People in Pennsylvania may hear those accused of violent crimes argue that they only acted in self-defense and immediately dismiss such claims. This likely comes from the assumption that a reasonable person should always be able to avoid a situation devolving into a physical alteraction (and if it does, that both involved are at fault). Yet even those skeptics have to admit that there are situations where responding to a threat with force may seem likely the only viable option.

The question then becomes whether state law also shares that same understanding. It indeed does, but only in certain situations.

Defining “the Castle Doctrine”

Most states’ self-defense laws typically draw from one of two different legal philosophies. One is the concept of “Stand Your Ground,” which basically states that one does not have to retreat from any situation in which they feel threatened. The other is “the Castle Doctrine.” Per the National Conference of State Legislatures, this principle relates to “Stand Your Ground,” with the major difference being that one can only react with force in defense of a dwelling in which they are legally entitled to be.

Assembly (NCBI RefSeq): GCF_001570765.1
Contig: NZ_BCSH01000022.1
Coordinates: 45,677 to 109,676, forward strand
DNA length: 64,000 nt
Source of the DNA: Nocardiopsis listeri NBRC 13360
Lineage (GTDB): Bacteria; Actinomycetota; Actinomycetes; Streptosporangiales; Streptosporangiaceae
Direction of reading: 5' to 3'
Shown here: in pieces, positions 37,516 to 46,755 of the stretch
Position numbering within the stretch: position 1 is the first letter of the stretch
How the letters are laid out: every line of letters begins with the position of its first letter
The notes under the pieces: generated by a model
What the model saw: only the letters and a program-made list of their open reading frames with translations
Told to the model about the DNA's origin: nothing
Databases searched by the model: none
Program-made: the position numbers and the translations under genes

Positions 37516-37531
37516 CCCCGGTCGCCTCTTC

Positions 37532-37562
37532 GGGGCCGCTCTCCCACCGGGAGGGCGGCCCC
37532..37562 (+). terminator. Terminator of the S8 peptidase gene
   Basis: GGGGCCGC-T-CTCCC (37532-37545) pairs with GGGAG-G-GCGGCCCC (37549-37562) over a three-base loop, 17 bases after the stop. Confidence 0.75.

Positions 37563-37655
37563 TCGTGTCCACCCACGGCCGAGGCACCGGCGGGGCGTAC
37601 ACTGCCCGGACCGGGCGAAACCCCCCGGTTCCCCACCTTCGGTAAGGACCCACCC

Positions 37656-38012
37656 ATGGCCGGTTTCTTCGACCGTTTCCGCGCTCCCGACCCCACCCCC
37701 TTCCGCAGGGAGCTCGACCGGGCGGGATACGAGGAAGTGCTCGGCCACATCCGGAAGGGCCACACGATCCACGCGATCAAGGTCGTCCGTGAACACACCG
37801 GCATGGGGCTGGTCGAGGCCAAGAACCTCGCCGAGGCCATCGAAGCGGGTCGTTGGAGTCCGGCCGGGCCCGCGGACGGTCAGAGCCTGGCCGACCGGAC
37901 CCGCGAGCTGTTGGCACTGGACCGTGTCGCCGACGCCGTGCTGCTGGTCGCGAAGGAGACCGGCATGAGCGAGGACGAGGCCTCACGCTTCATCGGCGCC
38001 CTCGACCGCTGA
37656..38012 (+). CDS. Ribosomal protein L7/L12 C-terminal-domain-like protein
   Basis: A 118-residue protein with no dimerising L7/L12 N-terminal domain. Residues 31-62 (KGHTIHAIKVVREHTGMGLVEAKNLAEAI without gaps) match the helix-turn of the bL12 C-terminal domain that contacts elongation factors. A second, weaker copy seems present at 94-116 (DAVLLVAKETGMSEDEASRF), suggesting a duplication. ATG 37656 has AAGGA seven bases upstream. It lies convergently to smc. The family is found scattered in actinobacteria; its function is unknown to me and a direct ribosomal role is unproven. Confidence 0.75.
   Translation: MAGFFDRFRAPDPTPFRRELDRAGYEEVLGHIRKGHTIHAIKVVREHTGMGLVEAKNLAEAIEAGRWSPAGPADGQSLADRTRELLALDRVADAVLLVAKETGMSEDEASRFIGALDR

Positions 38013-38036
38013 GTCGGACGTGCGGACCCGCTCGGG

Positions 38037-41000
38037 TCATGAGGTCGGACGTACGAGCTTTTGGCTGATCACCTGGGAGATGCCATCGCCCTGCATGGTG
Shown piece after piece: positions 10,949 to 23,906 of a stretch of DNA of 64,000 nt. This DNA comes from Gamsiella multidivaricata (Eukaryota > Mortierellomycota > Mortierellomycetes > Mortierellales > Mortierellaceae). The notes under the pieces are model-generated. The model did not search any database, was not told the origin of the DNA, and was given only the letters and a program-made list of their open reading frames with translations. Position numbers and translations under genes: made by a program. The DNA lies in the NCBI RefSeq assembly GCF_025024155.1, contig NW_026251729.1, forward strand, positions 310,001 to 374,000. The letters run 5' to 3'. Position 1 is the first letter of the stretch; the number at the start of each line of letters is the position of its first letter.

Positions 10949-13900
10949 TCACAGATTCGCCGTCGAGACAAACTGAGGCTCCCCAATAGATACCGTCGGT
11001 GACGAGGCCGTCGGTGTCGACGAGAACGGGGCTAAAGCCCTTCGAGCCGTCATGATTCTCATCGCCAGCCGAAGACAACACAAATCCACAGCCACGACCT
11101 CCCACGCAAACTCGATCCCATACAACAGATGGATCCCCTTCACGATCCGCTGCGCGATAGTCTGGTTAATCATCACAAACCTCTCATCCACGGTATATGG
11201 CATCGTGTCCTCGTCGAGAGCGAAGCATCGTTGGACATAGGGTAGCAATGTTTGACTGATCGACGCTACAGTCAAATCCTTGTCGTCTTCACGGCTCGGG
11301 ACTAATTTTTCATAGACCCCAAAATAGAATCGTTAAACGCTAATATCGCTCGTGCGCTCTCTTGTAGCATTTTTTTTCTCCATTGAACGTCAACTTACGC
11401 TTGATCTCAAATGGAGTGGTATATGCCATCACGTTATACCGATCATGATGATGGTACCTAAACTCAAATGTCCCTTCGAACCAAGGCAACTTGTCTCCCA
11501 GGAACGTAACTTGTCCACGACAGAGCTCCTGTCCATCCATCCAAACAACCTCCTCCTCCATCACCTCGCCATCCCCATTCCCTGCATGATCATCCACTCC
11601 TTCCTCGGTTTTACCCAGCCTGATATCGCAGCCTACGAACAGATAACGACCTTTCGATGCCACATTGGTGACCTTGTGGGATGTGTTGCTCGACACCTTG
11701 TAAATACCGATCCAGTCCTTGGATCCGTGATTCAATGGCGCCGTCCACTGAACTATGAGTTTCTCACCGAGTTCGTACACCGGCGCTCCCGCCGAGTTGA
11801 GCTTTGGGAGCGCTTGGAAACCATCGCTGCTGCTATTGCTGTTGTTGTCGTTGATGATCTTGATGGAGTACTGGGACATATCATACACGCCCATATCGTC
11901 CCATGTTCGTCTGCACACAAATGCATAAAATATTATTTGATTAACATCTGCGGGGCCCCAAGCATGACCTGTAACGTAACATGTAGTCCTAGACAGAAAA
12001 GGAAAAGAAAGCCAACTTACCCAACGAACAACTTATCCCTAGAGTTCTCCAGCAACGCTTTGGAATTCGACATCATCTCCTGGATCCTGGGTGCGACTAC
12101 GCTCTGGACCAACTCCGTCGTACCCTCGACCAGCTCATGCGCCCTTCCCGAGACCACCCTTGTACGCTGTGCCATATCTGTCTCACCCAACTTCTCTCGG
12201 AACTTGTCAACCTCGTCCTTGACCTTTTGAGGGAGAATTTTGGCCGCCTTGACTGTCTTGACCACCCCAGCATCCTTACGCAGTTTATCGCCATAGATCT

The lawful use of force in Pennsylvania

A close review of Pennsylvania’s self-defense law shows that the state subscribes to the latter principle. Indeed, Section 505 of the state’s Crimes and Offenses Code says that the presumption of fear for the safety of one’s health and personal property (and, by extension, the lawful justification for the use of force) exists when another is unlawfully attempting to enter into (or forcefully remove another from) their residence or personal vehicle. The legal protections provided by this law does not exist, however, in situations where one acts against another who has a right to be in the dwelling, or against a peace officer attempting to perform their duties.